Because it’s personal. She’s right there. She’s woman. I’m man. And I’m being directly, uh, pressed on by this woman in an authoritative way. Should she be doing that? Should I be experiencing that? And my answer’s, No; I think that’s contrary to the way God made us.
So those two words: Personal and direct.
Here, here would be an example of what I mean. A drill sergeant that gets in the face and says, Hut One, Hut Two, Keep Your Mouth Shut Private, Get Your Rifle Up Here, Turn Around Like I Said. I don’t think a woman ought to be doin’ that to a man – because it’s direct, it’s forceful, it’s authoritative, it’s compromising something about the way a man and a woman were designed by God to relate.
Uh. The opposite would be where she is a city planner. She’s sitting in an office at a desk drawing which street should be one way and which street should be two way. And thus she’s gonna control which way men drive all day long. That’s a lot of authority, and it’s totally impersonal, and indirect, and therefore has no dimension of maleness or femaleness about it, and therefore I don’t think contradicts anything that Paul is concerned about here.
So I would put a woman writing a book way more in that category of city planner than of a drill sergeant. So that the, the personal directness of it is removed. And the man doesn’t feel himself, and she wouldn’t feel herself, in any way compromised by his reading that book and learning from that book.
So that, that’s the way I’ve tried to think it through, so that, in society, and in in academic efforts, and in the church.
So that, that’s reading and benefitting from a woman’s exegesis in private.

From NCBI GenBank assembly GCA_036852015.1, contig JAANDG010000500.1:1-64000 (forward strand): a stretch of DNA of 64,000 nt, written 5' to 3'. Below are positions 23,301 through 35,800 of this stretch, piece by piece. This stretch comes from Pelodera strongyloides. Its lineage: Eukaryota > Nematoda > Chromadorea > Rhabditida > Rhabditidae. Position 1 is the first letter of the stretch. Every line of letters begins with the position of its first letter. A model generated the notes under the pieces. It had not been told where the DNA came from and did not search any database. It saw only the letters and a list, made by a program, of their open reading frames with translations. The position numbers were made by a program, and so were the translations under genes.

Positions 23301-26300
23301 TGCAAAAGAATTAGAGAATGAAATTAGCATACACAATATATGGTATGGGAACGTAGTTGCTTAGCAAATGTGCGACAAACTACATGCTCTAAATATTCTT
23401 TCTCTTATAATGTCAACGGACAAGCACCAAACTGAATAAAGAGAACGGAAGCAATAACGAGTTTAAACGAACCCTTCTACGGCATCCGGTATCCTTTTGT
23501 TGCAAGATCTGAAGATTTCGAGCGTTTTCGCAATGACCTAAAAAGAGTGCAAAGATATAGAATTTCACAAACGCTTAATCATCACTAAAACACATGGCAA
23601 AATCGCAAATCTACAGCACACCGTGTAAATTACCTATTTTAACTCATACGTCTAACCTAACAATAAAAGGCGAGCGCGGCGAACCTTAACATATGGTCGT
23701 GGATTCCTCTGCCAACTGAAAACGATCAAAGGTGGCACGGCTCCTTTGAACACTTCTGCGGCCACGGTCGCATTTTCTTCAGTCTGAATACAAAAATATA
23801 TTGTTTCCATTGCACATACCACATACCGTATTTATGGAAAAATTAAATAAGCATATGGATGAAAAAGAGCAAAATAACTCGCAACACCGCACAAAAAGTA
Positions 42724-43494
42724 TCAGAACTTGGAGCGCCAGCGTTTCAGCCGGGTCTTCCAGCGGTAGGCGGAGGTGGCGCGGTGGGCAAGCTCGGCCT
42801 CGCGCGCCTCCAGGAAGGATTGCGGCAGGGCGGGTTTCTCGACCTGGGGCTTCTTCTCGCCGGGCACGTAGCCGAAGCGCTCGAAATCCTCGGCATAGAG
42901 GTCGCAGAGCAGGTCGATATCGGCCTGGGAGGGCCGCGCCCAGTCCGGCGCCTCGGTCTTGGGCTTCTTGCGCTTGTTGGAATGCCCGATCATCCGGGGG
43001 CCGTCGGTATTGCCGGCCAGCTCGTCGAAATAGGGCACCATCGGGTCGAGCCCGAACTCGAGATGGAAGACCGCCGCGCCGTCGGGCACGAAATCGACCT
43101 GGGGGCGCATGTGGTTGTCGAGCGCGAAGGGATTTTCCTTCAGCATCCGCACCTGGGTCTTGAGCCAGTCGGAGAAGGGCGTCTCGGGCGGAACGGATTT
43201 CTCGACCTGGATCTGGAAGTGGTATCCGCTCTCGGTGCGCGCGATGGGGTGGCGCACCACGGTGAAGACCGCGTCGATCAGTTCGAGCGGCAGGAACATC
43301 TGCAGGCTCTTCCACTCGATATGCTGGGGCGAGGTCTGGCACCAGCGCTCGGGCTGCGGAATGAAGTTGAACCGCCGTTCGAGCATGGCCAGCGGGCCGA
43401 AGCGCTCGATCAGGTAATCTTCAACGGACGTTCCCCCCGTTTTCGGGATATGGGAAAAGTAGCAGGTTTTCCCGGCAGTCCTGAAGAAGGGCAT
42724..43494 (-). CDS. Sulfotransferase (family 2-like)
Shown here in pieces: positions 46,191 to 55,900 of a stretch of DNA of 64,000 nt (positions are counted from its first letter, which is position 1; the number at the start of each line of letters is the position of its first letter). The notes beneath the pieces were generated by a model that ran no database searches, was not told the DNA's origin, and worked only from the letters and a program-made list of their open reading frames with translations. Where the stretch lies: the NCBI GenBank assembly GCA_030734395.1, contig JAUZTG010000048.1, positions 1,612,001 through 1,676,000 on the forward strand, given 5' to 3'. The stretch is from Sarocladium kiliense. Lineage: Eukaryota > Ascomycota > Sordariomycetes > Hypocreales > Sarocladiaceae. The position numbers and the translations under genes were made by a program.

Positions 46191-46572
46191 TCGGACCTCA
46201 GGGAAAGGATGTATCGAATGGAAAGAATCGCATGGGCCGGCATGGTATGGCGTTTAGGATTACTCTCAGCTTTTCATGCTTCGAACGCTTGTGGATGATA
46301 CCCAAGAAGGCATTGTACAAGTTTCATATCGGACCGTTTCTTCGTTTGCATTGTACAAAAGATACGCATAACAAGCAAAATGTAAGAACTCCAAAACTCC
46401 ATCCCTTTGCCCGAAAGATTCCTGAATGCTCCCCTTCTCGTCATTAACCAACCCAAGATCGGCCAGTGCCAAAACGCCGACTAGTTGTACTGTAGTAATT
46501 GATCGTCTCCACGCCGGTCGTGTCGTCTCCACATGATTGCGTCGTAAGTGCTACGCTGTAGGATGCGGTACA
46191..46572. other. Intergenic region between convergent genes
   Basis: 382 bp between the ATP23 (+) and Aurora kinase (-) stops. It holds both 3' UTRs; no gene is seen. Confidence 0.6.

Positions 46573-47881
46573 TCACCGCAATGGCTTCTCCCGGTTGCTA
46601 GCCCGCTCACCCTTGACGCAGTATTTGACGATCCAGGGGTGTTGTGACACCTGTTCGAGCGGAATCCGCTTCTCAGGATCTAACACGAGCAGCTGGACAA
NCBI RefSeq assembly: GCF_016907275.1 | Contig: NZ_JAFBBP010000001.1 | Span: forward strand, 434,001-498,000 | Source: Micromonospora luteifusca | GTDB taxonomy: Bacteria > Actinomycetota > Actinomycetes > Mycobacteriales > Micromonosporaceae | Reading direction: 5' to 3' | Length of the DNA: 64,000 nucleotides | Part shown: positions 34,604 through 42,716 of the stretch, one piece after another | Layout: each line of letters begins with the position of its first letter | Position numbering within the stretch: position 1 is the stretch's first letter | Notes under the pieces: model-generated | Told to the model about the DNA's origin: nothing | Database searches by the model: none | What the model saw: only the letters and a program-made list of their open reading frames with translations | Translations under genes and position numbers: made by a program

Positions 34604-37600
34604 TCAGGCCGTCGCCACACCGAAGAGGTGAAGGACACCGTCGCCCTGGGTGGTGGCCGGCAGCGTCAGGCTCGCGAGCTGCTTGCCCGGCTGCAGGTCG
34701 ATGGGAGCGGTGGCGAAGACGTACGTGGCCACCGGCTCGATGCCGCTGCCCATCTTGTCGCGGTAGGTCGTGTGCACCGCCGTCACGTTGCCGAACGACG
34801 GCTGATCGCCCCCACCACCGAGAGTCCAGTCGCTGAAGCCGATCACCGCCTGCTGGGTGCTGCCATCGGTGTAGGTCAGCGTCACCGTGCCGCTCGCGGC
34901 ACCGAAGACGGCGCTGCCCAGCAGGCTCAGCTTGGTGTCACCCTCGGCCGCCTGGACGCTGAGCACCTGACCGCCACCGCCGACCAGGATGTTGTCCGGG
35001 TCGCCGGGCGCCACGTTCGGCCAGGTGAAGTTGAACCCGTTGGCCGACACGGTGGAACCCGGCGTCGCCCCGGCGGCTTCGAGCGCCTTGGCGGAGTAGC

Would you have any reservations about quoting from that commentary by a women in a public sermon?
I just think that’s an extension of the same principle.
You know there, here’s truth. A woman saw it. She shared it in a book. And I now, I now quote it.
Uh. Because I’m not having a direct, authoritative confrontation. She’s not lookin’ at me, and, and confronting me, and authoritatively directing me, as woman. There’s this, there’s this interposition of this phenomenon called “book” and “writing” that puts her out of my sight, and, in a sense, takes away the dimension of her female personhood.
Whereas if she were standing right in front of me, and teaching me, as my shepherd, week in and week out, I couldn’t make that separation. She’s woman. And I am man. And she’s becoming to me my shepherd week in and week out, which is why I think the Bible says that women shouldn’t be that role in the church.
Thank you Pastor John. And thank you for listening to this podcast. Please email your questions to us…. I’m your host Tony Reinke. Thank you for listening.
The John Piper Podcast:
A Few Other Bloggers on the John Piper Podcast:
Rachel Held Evans, woman yes, but writing here [which takes away the dimension of her female personhood], so feel free to read on: “The Absurd Legalism of Gender Roles: Exhibit C – ‘As long as I can’t see her…’”
Henry Neufeld, a man, but how biblical can he be accusing John Piper, “Convoluted Reasoning on Women Writing Commentaries“?
Scot McKnight, also a man, if clearly lacking as an “exegetical gymnast” when posting “Using Commentaries by Women: John Piper’s Response“